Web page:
I think that we have really started to appreciate the fact that, collectively, we have a lot of resources that we can share with each other
What are the key areas that BUCCLE focuses on for research? How does this influence methods or content of teaching?CM: Normally, the group identifies an area of teaching for which there is very little evidence base and, if practical, we then carry out research to address this deficit. We then use the results of the research in order to inform our teaching. For example: we were all teaching that new soft lens wearers had to build up their wearing time slowly. We suspected that this was probably unnecessary with modern silicone hydrogel lenses (SiHy) but there was no published evidence on this topic.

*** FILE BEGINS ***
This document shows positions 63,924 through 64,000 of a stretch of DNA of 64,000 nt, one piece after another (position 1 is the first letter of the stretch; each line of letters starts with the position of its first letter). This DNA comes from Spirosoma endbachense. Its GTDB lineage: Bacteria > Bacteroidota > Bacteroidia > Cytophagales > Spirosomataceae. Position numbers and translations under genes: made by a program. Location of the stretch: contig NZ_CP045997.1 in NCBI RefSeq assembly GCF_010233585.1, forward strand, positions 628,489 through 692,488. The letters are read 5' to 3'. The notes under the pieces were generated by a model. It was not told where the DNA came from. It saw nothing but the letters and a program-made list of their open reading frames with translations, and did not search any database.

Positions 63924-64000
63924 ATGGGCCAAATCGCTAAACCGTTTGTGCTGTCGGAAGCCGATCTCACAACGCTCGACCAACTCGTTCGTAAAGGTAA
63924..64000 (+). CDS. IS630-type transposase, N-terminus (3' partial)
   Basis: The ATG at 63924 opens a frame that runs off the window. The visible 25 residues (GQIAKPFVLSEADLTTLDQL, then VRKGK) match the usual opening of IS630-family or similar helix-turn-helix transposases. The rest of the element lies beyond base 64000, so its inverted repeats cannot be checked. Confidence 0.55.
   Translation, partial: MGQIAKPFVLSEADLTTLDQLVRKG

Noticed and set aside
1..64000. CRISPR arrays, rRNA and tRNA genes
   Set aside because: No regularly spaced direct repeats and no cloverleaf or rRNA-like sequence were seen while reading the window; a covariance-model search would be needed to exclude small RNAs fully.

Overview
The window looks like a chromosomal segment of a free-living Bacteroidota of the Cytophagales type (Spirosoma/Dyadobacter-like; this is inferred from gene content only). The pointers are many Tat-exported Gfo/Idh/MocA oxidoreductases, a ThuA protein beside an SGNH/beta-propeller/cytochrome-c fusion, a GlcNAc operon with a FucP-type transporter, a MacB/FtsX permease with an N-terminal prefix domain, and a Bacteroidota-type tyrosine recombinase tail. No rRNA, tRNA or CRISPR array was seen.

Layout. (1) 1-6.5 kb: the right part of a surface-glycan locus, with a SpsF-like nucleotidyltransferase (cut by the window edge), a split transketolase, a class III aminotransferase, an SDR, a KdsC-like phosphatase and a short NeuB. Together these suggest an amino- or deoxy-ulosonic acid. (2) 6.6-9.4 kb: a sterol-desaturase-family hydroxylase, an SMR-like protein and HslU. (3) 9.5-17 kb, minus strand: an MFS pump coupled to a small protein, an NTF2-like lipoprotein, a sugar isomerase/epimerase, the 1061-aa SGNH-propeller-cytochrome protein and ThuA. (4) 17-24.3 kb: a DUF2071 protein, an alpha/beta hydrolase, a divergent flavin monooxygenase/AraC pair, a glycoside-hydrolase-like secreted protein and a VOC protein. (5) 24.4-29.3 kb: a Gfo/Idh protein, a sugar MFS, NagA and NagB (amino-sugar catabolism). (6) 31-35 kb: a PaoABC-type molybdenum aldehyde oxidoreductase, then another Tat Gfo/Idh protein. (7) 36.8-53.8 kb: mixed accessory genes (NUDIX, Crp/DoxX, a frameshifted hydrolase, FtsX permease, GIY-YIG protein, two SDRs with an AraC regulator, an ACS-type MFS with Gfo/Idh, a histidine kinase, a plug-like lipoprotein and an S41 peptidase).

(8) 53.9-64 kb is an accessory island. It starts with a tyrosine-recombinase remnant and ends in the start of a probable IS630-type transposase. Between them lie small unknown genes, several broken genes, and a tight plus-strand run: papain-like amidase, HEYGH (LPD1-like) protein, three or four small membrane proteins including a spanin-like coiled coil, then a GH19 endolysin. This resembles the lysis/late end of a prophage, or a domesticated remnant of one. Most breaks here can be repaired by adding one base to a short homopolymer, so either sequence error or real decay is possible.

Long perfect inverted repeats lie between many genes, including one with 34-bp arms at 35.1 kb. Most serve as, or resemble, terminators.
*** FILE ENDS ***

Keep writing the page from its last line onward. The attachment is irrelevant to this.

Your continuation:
The research subcommittee therefore designed a study to answer this question. By letting undergraduates carry out the research in four different institutions, we were able to get enough patients enrolled to confirm our hypothesis. We now teach that it is not necessary for new daily disposable SiHy wearers to build up their wearing time slowly.
One of the key successes here is involving undergraduates. They can see that their research has meaning and is eventually published, and they feel part of a wider network.